“It’s not a big ‘Kumbaya’ where you get a team together and everyone writes it together. It’s the entrepreneur feeling it and committing to it in such a way that it literally attracts people like a magnet. … A magnet also repels, so if a painted picture is written in the correct way, it has to polarize. It has to push some people away at the same time it attracts others,” Herold said.

One of Herold’s clients read aloud his painted picture to his employees, and concluded by informing them that the company had packed up and moved to a new office while they were all offsite and the client said, “The vision has started.”

“You could literally see the people who were freaking excited were vibrating in their seats and 15 percent were just about throwing up in theirs. And within about six weeks, 15 percent of his company had quit,” Herold said.

And those who don’t buy into the vision can’t stay with the company. Keeping the wrong person at a company can cost 15 times that person’s annual salary, Herold said. Herold referenced a system used by Jack Welch, former CEO of General Electric (NYSE: GE). If an employee had low results and low values, that person would be fired; low results and high values would mean that person would “change the seat” in the company; high results and high values resulted in “handcuffing” that person to the company; and high results and low values would result in that person being fired, Herold said.

“For a $100,000 person, it’s costing you $1.5 million per year to keep them because of the negativity, because of the spin-off negativity, because of the customers who won’t give you their business, because of better A-employees who won’t come to work with you because of this person,” Herold said.

To attract A-level employees, entrepreneurs must first know exactly what they’re looking for. Herold compared finding employees to duck hunting with his grandpa.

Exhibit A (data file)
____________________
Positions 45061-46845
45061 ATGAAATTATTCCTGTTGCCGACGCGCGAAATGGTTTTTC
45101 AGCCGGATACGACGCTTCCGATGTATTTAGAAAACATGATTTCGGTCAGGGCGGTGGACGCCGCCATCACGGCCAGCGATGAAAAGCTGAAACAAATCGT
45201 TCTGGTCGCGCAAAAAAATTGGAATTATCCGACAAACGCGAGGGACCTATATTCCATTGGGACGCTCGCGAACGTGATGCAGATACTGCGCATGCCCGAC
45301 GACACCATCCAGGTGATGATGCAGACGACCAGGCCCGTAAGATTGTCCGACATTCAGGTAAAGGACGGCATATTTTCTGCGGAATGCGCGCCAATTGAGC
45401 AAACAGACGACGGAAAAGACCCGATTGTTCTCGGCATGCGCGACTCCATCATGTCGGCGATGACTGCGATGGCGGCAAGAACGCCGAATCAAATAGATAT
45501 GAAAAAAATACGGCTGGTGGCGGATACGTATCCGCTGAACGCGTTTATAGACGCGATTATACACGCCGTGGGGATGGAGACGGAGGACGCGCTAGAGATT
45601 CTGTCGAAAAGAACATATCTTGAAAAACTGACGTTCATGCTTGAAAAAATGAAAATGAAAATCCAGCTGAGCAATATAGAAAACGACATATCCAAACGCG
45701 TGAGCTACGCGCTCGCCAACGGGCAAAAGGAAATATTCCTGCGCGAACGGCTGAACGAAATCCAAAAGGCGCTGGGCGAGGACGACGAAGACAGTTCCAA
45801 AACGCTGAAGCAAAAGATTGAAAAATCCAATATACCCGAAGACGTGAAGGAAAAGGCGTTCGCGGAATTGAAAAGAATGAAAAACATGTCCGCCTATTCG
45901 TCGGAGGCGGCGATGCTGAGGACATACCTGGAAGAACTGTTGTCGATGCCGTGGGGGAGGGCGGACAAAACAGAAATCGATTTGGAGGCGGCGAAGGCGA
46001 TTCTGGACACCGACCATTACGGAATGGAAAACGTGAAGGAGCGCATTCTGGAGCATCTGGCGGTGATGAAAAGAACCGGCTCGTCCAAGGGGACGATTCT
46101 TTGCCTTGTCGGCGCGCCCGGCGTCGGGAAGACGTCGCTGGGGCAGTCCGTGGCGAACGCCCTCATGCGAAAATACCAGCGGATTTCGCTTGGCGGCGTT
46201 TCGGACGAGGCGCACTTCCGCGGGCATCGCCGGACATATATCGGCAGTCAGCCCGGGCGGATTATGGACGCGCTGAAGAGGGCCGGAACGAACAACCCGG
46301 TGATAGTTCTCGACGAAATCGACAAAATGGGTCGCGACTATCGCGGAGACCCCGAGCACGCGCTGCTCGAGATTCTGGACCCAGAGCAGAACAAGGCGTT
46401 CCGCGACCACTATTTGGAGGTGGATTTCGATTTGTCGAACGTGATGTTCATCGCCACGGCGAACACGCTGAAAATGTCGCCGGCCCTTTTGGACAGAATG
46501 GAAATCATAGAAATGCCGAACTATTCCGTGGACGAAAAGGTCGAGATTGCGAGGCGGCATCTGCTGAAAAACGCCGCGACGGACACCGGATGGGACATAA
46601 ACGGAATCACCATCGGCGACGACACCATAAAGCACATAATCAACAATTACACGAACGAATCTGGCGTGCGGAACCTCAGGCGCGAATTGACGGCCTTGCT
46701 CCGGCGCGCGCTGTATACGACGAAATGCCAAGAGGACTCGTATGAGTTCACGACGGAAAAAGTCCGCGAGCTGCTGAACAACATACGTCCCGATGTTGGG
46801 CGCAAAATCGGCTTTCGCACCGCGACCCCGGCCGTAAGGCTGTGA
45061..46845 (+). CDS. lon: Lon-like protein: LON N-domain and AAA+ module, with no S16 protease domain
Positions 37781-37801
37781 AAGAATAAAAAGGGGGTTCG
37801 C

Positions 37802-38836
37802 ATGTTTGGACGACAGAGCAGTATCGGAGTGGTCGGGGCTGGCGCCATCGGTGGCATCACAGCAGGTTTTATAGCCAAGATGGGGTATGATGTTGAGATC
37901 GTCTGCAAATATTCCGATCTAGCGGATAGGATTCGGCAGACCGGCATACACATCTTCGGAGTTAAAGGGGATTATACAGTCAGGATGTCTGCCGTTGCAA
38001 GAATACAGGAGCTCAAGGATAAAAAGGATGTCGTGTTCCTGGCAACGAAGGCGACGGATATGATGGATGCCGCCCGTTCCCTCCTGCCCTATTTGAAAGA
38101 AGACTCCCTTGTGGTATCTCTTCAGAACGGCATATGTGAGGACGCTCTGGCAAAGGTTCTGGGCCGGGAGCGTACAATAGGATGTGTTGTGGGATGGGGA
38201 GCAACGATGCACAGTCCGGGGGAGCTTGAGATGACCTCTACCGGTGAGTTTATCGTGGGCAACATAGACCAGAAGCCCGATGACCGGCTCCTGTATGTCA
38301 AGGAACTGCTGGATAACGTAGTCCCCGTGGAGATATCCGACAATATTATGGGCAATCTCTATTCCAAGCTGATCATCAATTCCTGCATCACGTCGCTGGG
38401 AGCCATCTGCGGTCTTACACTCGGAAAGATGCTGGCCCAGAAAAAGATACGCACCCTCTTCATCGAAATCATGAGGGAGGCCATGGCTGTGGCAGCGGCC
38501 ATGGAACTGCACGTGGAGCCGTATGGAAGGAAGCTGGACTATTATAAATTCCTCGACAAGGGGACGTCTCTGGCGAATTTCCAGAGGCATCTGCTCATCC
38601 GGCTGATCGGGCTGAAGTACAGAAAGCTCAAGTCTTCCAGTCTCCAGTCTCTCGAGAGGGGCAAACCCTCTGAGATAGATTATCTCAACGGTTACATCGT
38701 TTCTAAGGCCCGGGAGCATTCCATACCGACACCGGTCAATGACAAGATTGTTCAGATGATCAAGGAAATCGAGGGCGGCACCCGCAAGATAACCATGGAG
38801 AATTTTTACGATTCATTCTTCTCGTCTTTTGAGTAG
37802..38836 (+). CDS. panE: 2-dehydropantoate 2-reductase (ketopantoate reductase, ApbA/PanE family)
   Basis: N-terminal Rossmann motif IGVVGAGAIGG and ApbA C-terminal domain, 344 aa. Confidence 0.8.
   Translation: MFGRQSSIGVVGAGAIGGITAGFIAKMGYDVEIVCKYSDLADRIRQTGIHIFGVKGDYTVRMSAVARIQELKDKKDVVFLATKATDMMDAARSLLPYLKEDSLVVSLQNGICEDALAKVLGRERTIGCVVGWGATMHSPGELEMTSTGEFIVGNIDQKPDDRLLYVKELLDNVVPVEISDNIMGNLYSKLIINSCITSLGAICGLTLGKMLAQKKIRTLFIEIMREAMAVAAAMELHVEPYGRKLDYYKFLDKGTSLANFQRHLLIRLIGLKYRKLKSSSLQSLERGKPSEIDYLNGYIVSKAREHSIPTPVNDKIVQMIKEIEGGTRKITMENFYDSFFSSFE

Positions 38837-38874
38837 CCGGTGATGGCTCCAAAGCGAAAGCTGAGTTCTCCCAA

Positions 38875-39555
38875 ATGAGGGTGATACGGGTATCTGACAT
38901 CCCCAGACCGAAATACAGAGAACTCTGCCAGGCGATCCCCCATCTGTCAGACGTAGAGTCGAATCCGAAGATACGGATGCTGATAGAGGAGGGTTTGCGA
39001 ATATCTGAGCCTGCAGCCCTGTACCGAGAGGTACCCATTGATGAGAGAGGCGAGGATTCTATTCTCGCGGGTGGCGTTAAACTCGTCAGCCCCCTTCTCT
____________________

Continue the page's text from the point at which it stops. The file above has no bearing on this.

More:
“Two miles off in the distance there were these ducks flying. I said, 'Grandpa, call them in.' He said, 'Those are the wrong ducks,'” Herold said. He then asked how his grandpa knew they were the wrong ducks, to which he replied, “They’re in the wrong formation; they’re flying too low or too high to the water; and their wings are flopping the wrong way.”

His grandpa then said, “I’m so clear on what I’m looking for that I know them a mile away,” Herold said.

When interviewing, Herold suggested using a scorecard instead of a job description and making sure all employees use the same definition for each behavioral trait when interviewing potential employees. Those looking to hire employees should look for: cultural fit, core values and if they are good leaders.

Like with duck hunting, Herold said decoys should be used to attract A-level employees -- like an office that makes them not want to leave. And A-level employees are often found with other A-level employees -- they already have jobs and are not listed on Monster or Craigslist, he said.

“A-listers have jobs and they have no intention of quitting. They’re not going to come to your office if it looks like crap. And they’re not looking for a job, which means you have to poach them,” Herold said. “If you don’t have your key employees handcuffed to your company, guys like me come and get them and we do it for fun.”

Employees need to be coached and meetings need to have structure. Each meeting should have a maximum of three outcomes, Herold said. Each meeting should have an agenda, which includes topics to be covered and how much time is to be spent on each topic. And the meeting has to start on time.

Employees and owners routinely show up late for meetings because the system is either broken or missing, Herold said. People show up 30 minutes early for their flight because the airline created a buffer -- the doors will close, the plane will pull away from the gate and anyone who is late will miss the flight.

“We built in a buffer. Every meeting stops five minutes before the scheduled ending time to make sure we’re always on time,” Herold said.

Herold outlines the best systems to follow in order to grow a company in his book, “Double Double.”